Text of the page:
the long and the short of it is that this presidential campaign will throw into stark relief the ways in which women are held to standards radically different from those of men. that opinions of women are governed in large part by continuing stereotypes about which social realms they have the ability and right to influence. if anything can demonstrate the hypocrisy of our society's views on women, it will be a woman running for president. in my opinion the battle fought by women like alice paul will not be fully won until women can not only elect their representatives, but be their own representatives at every level of government.

16 January 2007

i ruined a cake last night. it was monday--specifically the monday on which i was in charge of family home evening for my mid-singles group. and i had arranged for a friend of mine to come do a presentation about the perceptions of race in the mormon church and the 1978 revelation regarding blacks and the priesthood. over the course of the weekend, i had an email interchange with one person who was put off by what he believed would be an exercise in blaming and criticizing the church. "liberal indoctrination" i believe he called it. and then i got a message yesterday from a church leader reminding me that all presenters need to keep their comments appropriate. i was frustrated. i was trying to do something interesting and different rather than the typical mediocre fare and it was being treated like something borderline sacrilegious when nothing could be further than the truth. and it felt like i had been put in a difficult position between the speaker i had invited--a man i respect very highly and who i trust implicitly to read his audience accurately and plan his presentation accordingly--and people at church.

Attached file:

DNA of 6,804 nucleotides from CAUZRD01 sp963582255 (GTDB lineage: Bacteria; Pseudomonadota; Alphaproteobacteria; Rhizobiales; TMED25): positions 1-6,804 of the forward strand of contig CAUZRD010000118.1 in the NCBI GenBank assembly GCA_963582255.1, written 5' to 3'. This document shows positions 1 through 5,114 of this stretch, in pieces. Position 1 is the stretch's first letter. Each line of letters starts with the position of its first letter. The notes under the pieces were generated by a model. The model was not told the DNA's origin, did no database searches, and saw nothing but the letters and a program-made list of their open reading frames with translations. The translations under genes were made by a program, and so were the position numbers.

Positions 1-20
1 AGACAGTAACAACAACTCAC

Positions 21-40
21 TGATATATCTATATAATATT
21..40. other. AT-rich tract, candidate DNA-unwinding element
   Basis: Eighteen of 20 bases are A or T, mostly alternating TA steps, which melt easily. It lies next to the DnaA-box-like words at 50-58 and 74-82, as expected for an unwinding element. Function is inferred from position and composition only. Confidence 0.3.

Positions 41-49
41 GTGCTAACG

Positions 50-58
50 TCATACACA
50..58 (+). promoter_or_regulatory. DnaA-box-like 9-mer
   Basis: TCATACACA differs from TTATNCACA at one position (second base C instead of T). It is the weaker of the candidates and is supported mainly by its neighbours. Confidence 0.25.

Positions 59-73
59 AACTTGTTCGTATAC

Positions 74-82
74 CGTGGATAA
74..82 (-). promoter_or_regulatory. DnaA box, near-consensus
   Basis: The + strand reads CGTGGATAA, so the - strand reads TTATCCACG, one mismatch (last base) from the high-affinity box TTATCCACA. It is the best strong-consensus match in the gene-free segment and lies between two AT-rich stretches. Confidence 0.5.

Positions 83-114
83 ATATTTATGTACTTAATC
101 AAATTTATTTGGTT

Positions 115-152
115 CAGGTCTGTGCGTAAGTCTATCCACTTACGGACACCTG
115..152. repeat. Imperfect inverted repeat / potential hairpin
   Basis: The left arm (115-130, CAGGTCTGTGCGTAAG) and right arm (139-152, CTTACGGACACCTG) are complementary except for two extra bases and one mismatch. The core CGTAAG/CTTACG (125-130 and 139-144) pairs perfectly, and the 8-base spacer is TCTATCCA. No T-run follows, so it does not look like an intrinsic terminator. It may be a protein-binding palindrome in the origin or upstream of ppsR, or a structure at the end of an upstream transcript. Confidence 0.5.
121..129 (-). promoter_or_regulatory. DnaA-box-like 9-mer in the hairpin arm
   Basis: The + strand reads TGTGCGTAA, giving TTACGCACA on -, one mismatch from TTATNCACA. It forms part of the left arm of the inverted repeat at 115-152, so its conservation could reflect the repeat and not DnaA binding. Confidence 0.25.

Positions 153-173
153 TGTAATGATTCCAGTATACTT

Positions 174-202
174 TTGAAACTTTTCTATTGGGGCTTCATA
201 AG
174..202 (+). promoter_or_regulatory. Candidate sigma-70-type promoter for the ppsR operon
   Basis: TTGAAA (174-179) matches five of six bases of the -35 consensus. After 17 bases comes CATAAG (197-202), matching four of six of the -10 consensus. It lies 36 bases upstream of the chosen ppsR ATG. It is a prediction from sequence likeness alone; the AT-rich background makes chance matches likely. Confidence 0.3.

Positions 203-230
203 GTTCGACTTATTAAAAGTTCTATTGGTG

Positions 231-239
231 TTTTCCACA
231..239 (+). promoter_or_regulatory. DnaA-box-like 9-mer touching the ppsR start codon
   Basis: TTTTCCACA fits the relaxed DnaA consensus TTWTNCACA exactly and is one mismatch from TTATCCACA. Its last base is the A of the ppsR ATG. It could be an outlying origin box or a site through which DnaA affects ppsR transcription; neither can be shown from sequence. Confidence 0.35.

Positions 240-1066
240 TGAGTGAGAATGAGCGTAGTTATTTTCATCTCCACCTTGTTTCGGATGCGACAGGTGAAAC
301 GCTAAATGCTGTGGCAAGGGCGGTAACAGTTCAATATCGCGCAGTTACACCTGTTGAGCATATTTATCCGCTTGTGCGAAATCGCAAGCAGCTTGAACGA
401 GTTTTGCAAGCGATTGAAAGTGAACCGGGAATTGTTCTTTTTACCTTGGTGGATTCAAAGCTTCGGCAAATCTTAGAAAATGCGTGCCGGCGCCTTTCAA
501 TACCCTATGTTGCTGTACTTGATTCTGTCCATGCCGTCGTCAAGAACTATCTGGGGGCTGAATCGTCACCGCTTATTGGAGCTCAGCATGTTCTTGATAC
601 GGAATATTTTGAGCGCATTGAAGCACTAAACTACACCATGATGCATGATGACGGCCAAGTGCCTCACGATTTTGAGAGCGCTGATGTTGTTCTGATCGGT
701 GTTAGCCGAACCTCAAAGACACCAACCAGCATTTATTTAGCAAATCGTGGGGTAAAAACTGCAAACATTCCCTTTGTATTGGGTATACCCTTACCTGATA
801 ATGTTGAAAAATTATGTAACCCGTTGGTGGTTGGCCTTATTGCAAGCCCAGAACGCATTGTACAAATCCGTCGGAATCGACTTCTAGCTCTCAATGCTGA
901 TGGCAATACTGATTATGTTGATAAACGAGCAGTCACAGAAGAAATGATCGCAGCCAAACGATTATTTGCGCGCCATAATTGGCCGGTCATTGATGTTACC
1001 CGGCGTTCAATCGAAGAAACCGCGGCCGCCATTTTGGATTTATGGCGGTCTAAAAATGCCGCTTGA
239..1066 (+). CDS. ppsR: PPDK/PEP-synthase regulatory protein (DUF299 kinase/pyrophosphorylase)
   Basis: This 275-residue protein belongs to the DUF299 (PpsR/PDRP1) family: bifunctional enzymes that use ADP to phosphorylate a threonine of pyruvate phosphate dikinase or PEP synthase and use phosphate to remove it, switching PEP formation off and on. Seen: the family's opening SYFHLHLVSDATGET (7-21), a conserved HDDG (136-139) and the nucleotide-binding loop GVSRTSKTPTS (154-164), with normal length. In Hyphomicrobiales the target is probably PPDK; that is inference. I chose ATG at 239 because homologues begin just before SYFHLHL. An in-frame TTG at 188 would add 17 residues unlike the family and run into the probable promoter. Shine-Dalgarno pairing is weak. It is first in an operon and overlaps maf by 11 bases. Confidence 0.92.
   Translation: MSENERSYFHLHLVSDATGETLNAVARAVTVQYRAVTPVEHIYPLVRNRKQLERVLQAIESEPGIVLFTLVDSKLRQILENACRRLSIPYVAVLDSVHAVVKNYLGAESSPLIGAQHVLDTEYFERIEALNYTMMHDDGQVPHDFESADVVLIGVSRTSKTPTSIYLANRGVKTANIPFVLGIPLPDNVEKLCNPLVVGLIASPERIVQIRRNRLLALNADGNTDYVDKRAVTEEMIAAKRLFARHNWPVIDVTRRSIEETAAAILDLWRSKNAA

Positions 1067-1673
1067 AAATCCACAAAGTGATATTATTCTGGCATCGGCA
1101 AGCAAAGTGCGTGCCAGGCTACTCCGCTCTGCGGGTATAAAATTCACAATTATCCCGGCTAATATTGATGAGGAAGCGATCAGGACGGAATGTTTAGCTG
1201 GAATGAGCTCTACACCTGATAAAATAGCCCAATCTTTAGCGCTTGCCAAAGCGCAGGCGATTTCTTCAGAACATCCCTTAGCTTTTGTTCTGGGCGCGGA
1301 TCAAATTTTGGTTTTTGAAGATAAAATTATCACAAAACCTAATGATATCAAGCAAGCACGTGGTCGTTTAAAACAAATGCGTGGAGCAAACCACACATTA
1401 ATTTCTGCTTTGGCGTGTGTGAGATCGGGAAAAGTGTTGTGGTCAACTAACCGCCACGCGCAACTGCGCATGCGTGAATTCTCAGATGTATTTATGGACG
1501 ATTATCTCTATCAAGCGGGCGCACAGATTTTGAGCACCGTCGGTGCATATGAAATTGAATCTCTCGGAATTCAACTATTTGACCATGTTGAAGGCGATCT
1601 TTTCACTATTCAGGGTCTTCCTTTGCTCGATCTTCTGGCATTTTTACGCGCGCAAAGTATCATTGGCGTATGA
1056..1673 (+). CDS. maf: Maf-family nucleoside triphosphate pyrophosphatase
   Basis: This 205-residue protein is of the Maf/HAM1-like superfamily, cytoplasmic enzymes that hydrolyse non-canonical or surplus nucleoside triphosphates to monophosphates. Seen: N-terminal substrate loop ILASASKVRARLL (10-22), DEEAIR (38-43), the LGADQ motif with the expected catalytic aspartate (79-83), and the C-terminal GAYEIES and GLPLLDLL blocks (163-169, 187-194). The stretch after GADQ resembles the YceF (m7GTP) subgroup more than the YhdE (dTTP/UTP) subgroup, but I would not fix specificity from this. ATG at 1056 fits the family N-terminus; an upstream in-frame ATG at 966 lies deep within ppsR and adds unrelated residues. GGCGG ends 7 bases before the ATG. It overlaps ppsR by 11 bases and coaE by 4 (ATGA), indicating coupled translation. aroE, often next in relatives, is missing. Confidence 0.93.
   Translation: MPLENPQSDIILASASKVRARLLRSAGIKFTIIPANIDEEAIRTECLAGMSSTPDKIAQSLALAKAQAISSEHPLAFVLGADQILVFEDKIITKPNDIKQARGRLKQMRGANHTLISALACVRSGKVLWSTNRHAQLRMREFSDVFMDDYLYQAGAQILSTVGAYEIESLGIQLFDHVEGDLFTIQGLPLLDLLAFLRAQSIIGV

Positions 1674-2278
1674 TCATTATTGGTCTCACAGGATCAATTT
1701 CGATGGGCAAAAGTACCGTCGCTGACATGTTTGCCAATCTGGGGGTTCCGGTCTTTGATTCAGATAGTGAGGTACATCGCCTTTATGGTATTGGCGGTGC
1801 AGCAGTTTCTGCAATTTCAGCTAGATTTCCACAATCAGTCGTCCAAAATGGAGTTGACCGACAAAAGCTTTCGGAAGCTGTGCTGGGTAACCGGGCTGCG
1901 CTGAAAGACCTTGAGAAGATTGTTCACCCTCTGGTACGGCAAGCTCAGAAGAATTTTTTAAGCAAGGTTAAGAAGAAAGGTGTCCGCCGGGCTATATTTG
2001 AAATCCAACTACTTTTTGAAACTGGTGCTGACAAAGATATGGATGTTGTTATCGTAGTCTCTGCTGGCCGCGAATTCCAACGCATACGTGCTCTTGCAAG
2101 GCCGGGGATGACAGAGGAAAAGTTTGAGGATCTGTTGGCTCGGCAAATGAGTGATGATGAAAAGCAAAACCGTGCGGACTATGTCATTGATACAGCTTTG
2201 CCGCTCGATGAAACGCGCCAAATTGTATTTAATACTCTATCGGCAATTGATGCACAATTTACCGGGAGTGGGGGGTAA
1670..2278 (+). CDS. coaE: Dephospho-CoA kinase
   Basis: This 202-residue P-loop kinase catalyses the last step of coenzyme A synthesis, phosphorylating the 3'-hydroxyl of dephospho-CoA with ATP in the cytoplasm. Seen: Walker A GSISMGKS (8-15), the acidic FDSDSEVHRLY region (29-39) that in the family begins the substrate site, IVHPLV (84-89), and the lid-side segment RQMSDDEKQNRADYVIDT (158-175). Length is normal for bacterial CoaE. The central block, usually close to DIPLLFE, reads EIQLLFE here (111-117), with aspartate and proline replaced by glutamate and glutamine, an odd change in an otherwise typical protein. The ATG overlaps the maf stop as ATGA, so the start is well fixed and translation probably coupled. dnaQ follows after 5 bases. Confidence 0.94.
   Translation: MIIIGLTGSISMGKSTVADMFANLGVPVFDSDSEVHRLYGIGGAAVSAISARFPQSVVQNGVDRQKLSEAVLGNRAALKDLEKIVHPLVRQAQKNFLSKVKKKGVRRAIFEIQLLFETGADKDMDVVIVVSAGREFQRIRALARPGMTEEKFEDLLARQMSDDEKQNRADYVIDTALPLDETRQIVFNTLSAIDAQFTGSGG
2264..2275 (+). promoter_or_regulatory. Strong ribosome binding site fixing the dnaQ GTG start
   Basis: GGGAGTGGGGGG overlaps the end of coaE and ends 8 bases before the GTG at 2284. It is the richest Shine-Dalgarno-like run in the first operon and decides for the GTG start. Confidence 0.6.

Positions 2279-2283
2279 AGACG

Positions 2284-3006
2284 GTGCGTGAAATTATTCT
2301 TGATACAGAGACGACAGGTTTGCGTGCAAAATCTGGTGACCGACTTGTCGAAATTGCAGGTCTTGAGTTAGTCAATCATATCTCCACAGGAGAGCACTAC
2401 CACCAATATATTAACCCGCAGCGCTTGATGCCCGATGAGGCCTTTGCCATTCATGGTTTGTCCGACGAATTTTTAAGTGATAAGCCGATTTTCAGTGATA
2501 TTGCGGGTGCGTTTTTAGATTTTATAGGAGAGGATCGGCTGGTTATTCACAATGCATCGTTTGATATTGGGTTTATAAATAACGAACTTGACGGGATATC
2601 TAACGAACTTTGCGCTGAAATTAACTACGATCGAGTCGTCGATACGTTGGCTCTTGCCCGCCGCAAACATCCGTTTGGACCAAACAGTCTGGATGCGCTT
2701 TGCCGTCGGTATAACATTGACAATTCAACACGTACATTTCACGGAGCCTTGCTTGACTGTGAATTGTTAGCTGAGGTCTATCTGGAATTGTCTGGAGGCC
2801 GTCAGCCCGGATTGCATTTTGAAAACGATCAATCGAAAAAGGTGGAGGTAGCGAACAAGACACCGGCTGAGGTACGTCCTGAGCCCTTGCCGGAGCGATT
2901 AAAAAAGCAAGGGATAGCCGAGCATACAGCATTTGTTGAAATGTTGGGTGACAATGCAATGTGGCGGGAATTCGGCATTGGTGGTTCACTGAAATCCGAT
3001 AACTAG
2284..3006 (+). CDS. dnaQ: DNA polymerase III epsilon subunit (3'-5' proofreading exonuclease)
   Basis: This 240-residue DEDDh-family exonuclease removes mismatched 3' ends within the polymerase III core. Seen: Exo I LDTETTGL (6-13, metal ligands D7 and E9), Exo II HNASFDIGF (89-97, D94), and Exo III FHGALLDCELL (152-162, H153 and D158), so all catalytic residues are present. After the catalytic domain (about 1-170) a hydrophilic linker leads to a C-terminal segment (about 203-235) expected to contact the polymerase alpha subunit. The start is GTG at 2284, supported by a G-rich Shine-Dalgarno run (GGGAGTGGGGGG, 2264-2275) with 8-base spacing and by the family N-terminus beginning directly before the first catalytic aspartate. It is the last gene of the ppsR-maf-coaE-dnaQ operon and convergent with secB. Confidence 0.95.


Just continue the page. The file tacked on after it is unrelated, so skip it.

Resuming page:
i had forgotten to arrange for others to bring refreshments, so i decided i would make some dessert. and it seemed like it was one problem after another. every egg i broke got shell into the bowl--one egg even spurted egg nastiness onto my sweater. and when i went to put the cake batter (of cake number two) into the pan, i plopped one spoonful in and stood looking at it. it was superthick, and i knew i had done something wrong. a quick look at the recipe revealed that i had put an extra quarter-cup of flour in the batter. and that was it. the straw that broke the proverbial camel's back. it felt like no matter how hard i tried, whatever i did just got screwed up.

i stood there for a moment, staring at that cake with all of my self-criticisms flooding into my head and all of the stupid little things that don't matter at all building themselves up into damning evidence of my ineptitude. true, the fact that my hair is really long and takes far too long to manipulate into something resembling a style isn't really evidence of inability, but the fact that i let it frustrate me seemed to be. and a rogue egg splatting onto my clothes doesn't demonstrate my incompetence, but the fact that it made me swear and slam a few things around seemed to be. it's amazing how these little things can undermine our best efforts and intentions and abilities and make them all seem meaningless in the moment.